The growth of cities during the last two centuries went on more rapidly than it had done since the twelfth or thirteenth century, when the historic towns of medieval Europe were taking form. But until the new towns came into existence hardly a single city was conceived as a whole, with public provision for all the physical and social components needed for a well-balanced environment. Meanwhile, in the very act of growth the older cities, which had once met many of the requirements for a high urban culture, became steadily more crowded, more insanitary, more confused, more inefficient, and more unlovable, indeed often positively repellent.
In retrospect, one can easily understand how this happened. For the most part the growth of towns was fostered by forces that had no concern for city life as such: the city was the creation of the land speculator, the estate agent, the banker, of the railroad, the tramway, and the motor car, of the factory system and of bureaucratic business organization. Even those who as architects, planners, or utopian dreamers conceived new forms for the city thought mainly in terms of new materials and mechanical processes: they dreamed of towns covered with steel and glass, of towns proliferating underground. Even now they dream of towns dominated by sixty-storey office buildings and flats, stalking over the landscape in slabs and towers, or they imagine linear towns, continuous urban ribbons for rapid transportation, forming a new pattern in which motorized rapid locomotion would not so much serve the city as become its main reason for existence.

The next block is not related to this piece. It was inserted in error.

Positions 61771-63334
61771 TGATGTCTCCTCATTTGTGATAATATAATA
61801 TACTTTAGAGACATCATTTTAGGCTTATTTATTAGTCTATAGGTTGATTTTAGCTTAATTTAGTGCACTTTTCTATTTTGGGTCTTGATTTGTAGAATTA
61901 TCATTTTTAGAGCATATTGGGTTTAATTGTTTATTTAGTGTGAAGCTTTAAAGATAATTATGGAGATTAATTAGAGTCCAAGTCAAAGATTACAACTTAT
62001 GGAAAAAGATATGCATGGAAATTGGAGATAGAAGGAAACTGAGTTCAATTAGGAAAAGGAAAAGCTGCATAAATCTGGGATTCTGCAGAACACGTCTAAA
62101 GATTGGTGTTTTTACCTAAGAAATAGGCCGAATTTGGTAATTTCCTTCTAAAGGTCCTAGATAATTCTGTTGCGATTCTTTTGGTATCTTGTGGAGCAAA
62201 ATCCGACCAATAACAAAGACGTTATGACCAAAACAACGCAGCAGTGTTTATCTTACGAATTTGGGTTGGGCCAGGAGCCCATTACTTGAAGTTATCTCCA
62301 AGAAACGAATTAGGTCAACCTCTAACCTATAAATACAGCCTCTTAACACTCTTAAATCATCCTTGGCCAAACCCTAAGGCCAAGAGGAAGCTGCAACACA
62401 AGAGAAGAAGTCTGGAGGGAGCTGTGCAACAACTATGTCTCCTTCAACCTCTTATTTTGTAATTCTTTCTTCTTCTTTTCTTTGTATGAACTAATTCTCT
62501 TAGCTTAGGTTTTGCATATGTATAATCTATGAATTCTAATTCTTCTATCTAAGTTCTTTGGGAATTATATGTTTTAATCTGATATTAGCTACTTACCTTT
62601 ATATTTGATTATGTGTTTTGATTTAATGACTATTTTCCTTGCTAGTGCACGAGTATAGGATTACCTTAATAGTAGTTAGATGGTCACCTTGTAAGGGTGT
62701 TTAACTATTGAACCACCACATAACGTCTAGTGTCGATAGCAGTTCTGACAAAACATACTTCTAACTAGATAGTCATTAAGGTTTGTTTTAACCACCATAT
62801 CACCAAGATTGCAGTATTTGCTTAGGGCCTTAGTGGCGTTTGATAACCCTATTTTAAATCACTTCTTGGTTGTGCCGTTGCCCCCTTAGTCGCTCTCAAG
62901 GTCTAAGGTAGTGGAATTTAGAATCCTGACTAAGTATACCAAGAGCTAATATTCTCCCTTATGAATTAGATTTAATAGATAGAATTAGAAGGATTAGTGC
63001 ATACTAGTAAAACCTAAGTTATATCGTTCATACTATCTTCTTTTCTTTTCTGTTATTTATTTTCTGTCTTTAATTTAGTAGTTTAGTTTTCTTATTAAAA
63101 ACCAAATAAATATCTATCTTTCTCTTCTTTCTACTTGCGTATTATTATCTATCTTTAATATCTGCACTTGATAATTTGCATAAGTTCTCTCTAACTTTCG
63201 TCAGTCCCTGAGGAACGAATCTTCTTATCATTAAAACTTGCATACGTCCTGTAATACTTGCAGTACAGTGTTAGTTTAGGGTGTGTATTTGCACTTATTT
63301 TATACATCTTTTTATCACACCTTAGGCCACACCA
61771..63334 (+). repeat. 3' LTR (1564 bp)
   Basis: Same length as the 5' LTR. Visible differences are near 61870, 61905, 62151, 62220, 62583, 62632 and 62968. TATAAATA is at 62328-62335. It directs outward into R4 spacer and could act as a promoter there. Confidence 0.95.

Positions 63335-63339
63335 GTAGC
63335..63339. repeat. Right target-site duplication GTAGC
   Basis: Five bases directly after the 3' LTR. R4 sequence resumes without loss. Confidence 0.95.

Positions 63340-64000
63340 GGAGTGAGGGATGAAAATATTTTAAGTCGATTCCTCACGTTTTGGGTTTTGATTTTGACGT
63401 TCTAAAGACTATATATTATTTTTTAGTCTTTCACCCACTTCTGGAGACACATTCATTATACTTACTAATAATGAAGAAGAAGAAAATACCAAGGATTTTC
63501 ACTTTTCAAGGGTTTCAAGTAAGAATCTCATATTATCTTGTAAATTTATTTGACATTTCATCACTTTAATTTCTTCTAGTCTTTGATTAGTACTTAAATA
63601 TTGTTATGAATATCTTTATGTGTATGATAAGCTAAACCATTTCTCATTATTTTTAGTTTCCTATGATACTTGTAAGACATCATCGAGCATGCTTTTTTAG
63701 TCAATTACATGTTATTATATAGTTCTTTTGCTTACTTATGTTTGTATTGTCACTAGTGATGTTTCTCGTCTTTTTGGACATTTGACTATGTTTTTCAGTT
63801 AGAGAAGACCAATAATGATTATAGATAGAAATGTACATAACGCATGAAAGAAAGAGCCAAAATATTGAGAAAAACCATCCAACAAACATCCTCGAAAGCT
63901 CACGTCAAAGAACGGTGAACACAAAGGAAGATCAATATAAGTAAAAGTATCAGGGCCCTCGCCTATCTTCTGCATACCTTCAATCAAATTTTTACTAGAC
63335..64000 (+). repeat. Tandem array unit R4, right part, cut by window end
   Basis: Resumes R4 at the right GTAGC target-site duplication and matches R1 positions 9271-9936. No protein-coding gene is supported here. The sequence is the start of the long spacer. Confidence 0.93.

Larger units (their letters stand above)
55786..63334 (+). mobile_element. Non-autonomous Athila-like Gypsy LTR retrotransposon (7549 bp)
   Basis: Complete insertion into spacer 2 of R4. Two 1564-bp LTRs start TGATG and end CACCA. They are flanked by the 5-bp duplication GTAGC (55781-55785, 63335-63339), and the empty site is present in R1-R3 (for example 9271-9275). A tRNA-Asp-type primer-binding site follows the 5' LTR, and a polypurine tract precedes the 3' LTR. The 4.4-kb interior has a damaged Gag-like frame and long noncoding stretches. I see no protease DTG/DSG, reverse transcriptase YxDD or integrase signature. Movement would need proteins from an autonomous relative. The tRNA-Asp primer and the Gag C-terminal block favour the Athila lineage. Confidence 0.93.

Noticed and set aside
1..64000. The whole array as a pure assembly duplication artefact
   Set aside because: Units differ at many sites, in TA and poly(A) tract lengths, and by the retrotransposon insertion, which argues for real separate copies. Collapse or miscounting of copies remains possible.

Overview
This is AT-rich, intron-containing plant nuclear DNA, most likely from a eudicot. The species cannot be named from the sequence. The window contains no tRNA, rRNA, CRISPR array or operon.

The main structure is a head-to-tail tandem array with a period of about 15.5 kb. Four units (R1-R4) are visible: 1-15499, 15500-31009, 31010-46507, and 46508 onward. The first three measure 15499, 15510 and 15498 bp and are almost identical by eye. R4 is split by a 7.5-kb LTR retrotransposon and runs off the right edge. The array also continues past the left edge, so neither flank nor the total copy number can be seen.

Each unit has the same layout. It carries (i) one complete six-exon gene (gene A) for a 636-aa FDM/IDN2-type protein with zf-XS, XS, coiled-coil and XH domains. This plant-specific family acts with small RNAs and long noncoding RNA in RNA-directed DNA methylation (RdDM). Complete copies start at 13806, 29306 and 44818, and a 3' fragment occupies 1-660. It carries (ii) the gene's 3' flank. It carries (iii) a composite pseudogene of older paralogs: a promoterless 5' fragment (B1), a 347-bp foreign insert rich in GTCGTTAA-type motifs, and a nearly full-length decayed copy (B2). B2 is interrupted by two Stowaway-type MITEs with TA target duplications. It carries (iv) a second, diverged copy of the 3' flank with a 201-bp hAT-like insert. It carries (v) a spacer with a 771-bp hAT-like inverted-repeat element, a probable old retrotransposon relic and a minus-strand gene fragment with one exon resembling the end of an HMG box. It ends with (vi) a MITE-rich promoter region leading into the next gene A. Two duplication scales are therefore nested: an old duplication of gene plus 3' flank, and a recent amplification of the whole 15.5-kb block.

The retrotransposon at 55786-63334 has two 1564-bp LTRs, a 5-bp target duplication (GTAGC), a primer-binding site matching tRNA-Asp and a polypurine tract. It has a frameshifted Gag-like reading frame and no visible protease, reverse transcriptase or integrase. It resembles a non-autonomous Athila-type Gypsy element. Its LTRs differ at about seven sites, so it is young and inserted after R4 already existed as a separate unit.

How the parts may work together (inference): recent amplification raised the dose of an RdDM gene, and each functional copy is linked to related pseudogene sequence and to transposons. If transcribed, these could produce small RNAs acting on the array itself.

Today these dusty stereotypes still often dominate, openly or secretly, fresh proposals for modernizing the city; for it is perhaps natural for our contemporaries who are still old-fashioned enough to overvalue mechanical invention, mass production, and applied science to conceive the new forms of the city solely in terms favourable to the machine, and to an ever larger exploitation of the machine's capability. In the development of the actual town, fortunately, some attention to biological and social needs, some acknowledgement of public concern, played a part from the middle of the nineteenth century on: parks were laid out, minimal standards were fixed for street widths, for open spaces, for waste disposal and sanitation and eventually, particularly since 1920, for housing itself. But no new norms or standards were erected for the overgrown city itself: its overcrowding, its disorganization, its long dismal journeys to work, above all the continued extension of its area and the growth of its population were looked upon as marks of urban success.
Even those who sought to escape the liabilities of congestion and over-